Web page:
“If he were CEO and he turned in a performance like that, would any corporation in America, any Fortune 500 corporation in America keep him on as CEO?” asked Joe Scarborough during a tough opening monologue of his MSNBC show “Morning Joe.”

The question before Biden is momentous. He and other Democrats have called Trump an existential threat to democracy and many of those calling for Biden to step aside cited the importance of keeping Trump out of the White House as their overriding concern, even as many defended Biden’s job performance beyond the debate.

Party rules make it virtually impossible to replace Biden without his consent, and he showed little indication Friday that he would bow out. Even if Biden has a change of heart, it presents a raft of risks and obstacles, including settling on a replacement at a brokered convention and selling a new candidate to the American public in a 2½-month sprint.

Vice President Kamala Harris, the most obvious heir apparent, has struggled in polls along with Biden. Other potential replacements include California Gov. Gavin Newsom, Michigan Gov. Gretchen Whitmer and Illinois Gov. J.B. Pritzker, who have not been tested on the national stage.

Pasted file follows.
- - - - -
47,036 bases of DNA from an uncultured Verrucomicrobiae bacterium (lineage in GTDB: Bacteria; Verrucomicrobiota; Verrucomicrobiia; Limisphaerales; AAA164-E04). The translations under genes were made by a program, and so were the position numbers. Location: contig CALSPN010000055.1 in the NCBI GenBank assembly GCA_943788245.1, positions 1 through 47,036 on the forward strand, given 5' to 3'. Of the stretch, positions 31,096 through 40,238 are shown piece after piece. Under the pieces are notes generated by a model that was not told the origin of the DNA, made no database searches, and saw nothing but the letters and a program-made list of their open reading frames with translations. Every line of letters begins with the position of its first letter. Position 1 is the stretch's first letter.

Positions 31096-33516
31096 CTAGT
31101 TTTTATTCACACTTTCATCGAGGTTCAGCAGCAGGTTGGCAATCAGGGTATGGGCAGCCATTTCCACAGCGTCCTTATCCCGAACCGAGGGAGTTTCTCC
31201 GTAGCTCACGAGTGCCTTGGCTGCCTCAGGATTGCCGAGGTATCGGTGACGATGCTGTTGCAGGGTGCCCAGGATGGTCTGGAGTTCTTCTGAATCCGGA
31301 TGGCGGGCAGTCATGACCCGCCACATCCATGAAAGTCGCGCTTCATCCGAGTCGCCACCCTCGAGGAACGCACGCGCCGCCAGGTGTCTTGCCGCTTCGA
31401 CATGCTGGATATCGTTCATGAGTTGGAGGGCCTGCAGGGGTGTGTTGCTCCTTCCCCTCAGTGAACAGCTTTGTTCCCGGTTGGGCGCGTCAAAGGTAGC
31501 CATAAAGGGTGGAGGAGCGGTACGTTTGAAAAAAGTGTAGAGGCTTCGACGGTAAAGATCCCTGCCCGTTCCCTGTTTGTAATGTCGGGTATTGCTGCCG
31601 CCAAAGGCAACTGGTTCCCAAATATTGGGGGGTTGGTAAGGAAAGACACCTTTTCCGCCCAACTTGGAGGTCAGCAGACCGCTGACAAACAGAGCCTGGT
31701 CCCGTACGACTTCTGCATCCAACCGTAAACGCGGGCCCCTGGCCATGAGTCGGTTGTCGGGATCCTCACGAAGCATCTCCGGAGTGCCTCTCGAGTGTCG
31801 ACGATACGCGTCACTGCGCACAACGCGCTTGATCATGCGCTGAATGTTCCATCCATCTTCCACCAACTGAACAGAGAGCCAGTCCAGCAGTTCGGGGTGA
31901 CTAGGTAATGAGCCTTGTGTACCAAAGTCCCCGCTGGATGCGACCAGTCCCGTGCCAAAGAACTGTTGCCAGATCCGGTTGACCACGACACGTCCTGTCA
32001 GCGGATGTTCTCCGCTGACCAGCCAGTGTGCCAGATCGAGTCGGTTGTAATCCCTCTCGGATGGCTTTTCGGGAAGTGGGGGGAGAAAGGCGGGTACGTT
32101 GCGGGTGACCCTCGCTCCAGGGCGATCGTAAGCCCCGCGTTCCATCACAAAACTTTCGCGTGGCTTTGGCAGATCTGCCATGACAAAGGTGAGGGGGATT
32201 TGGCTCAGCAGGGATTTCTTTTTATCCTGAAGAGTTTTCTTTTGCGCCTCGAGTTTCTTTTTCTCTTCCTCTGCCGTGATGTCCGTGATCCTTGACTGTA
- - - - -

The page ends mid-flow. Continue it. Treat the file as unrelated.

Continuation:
“It’s not clear by panicking and pushing out Biden that [Democrats] will be in a better position,” said Gil Duran, a former aide to Harris and other Democrats. “Then the narrative becomes, ‘Oh, my God, this has never been done before, the Democrats are creating a historic mistake, no one changes course midstream.’ There’s really no way to win.”

The question Friday was whether people close to Biden would urge him to make that decision and whether he would listen if they did.